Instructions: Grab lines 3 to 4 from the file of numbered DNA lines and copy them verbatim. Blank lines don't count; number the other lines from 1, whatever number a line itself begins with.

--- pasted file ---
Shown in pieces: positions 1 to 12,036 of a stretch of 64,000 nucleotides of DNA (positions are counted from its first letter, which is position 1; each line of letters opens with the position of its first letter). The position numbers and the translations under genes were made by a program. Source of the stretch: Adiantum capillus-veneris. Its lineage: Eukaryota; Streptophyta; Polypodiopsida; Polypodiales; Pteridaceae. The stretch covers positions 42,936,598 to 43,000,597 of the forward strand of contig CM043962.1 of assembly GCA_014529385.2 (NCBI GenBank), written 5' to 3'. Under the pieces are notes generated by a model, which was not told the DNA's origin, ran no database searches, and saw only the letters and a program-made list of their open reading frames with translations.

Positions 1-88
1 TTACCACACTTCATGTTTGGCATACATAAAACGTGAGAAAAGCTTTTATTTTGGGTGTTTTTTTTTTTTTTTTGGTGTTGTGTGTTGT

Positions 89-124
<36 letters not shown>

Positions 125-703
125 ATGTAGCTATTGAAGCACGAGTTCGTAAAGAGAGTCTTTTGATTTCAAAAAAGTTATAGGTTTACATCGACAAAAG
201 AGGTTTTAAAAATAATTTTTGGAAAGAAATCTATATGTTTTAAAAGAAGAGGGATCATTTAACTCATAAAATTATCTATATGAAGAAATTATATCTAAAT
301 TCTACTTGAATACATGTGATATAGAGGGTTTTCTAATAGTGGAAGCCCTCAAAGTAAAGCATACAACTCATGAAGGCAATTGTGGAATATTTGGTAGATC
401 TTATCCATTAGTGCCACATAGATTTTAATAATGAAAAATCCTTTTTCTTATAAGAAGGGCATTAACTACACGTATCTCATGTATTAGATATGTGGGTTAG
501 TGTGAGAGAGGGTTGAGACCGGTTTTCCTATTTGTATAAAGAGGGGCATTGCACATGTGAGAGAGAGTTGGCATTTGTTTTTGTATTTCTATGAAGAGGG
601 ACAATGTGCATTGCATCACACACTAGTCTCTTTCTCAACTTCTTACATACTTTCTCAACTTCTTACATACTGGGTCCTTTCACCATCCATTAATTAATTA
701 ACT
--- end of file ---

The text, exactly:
1 TTACCACACTTCATGTTTGGCATACATAAAACGTGAGAAAAGCTTTTATTTTGGGTGTTTTTTTTTTTTTTTTGGTGTTGTGTGTTGT

Positions 89-124